Farms with over eight animal units or $250,000 gross income, that is. Smaller farms aren't regulated by the law. Still, according to the Maryland Department of Agriculture's Fred Samadani, "whatever size their farm is, people should become good, aware operators. It's not only regulation and law; we should be good citizens to help our environment."

    So the Anne Arundel Soil Conservation District and the Lower Western Shore Tributary Strategy Team are reaching out early to teach horse owners about the elements of the good nutrient management plans required by our new law.

    That means rotating pastures so horses don't graze one pasture until there's no cover left. It means managing manure and fertilizing pasture and hay lands with no more than they need. Good for many pastures is tall fescue mixed with clover. Pastures seeded with a 25 percent cover blend need no added nitrogen fertilizer, according to Dr. Les Vough, forage crop extension specialist at the University of Maryland.

    Good management means, says Soil Conservation's Lillian Griffith, "learning how to save their money and improve the health of their animals while saving the Bay."

    On many farms, Maryland's Agriculture Cost-Share Program antes in almost 90 percent of the cost of many conservation practices.

    Now that's not chicken feed.

    Learn more from the Anne Arundel Soil Conservation District: 410/222-7822.


    Harwood: At Boxwood Farm, Time Inches By

    Alex Ryback, of Harwood, pats his 27-year-old in a fatherly way and bends to touch his diminutive 14-year-old. The teen is going through quite a growth spurt.

    You can adopt either one after this delicate stage has ended. When you do, you must be gentle with the clippers or, better yet, leave the clippers in the drawer.

    "Let me explain why I say don't touch it," begins Ryback, 76, a Ukranian by birth, speaking in a thickly European accent. "If you go to a barber and he cuts you all around, you can come out wearing a crewcut and looking very bad."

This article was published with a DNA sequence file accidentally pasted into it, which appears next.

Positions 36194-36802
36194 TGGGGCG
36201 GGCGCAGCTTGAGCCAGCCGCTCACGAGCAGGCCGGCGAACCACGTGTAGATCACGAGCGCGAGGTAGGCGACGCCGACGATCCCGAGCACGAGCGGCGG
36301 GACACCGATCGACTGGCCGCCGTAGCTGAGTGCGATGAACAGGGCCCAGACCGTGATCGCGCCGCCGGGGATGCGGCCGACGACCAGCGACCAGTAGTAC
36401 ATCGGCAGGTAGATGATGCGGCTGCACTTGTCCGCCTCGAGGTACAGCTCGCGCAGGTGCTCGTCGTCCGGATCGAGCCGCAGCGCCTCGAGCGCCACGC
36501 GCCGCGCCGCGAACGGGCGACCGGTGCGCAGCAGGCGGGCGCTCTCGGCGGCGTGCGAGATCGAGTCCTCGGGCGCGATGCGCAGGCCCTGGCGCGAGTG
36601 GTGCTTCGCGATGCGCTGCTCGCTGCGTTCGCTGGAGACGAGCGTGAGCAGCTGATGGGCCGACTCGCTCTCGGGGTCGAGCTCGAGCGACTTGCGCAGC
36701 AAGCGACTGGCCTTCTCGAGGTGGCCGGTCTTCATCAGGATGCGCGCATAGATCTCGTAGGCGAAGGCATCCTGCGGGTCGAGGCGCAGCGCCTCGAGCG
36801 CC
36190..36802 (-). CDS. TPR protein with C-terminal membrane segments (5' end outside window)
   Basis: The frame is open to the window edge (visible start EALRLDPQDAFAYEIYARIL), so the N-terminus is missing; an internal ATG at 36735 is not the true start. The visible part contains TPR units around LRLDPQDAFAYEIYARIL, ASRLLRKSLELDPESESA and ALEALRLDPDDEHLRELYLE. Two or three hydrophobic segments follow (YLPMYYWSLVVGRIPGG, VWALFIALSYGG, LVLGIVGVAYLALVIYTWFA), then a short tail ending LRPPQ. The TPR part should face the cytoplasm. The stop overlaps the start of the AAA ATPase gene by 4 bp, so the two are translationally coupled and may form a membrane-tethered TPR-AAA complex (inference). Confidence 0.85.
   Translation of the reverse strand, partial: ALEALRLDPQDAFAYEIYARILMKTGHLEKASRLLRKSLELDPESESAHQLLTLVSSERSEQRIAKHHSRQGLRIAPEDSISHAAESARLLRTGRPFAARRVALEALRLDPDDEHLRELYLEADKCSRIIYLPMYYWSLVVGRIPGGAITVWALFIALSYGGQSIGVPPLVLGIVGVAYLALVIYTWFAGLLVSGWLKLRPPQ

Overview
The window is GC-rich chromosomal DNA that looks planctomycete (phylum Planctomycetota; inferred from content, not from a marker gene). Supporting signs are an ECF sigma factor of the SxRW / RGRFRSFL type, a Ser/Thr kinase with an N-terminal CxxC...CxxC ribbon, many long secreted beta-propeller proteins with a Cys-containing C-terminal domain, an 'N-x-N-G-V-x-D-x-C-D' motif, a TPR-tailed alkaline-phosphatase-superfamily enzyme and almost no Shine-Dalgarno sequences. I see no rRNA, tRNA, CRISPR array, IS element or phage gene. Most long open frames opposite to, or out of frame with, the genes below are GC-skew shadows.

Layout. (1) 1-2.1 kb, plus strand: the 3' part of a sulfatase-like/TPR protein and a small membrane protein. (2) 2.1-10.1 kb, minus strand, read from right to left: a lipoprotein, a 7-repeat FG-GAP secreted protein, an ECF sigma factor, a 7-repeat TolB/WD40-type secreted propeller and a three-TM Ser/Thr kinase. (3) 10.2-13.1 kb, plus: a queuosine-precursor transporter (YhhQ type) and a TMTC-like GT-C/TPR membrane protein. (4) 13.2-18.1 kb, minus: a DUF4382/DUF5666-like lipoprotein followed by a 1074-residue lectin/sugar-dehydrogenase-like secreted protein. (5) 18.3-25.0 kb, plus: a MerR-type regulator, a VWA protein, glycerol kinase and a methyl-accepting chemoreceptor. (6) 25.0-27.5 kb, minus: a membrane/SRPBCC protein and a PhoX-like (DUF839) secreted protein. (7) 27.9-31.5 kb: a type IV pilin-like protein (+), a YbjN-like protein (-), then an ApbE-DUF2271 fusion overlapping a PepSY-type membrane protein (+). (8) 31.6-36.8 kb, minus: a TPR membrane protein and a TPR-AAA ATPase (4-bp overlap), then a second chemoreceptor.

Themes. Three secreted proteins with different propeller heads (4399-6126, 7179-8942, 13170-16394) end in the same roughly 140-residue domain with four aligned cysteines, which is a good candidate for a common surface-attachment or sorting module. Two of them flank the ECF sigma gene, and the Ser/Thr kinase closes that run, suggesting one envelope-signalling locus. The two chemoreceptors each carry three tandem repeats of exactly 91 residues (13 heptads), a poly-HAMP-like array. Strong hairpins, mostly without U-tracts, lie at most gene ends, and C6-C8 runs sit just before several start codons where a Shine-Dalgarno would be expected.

And nobody wants a boxwood with a crewcut - least of all boxwood lover Alex Ryback.

    And love boxwoods he does. He's put 2,000 of them in the earth and watched them rise up from the ground ever so slowly like bright green cartoon characters. They're round as beach balls or cylindrical or Baby Huey-like. Finding two alike is a trick. What is most extraordinary is their age.

    Just off Rt. 2 south of Annapolis, about one mile north of Southern High School and within earshot of moaning trucks, Ryback's nine rows of boxwoods stand resolute against the race of time.

    A 14-year-old bush barely reaches your knee; the 27 year-old might climb to mid-thigh. Ryback's business contradicts this era of hyper-capitalism, when success is measured quarterly counting plastic arches. After nurturing a plant for a quarter-century, he sells them for around $60. In other words, he's paid about $2 a year for his work.

    He sells his beloved boxwoods, but not very actively. Sometimes he has a "Boxwoods" sign on the west side of the highway denoting his business. Right now, you'll need a dose of Ryback's patience; boxwoods can be picked out and paid for but shouldn't be unearthed for a few weeks.

    That's because they're growing, and it just so happens that boxwoods haven't grown like this in a long, long time. The warm, wet spring has created a veritable boxwoods incubator that is producing two and three inches of growth on some bushes. That's like a turtle putting on track shoes and running a 100-meter dash.

    "In 49 years I've been doing this, I've never had one grow three inches in three weeks. I can't explain to you why this is happening," Ryback said.

    Ryback can tell you something of his curious devotion to boxwoods and how he began in this painstaking trade. It was back in Europe, before he grew tired of the swaggering communists in the Ukraine, when he found a branch broken from a boxwood grown by his brother-in-law. He stuck it in the dirt and three weeks later, it had made itself a home and was growing.

    He did much the same in the U.S. after he arrived here in 1958 and borrowed starts from the adjacent farm. About that time, he had a serious spinal operation. Neither he nor his wife, Maria, have great health. But even amid afflictions, Ryback's ardor for snail's-pace growing never has ebbed.

    "I just like it," he said, adding a piece of indispensable wisdom. "If you are doing something you like in life, you never get tired of it."


    Calvert County: Like Bonsai, Writing Mysteries With a Twist

    The bonsai tree nailed him to the floor like a pin through a butterfly.

    What devilish mind thought up this murder weapon? Local writer Peter Abresch's, that's whose mind.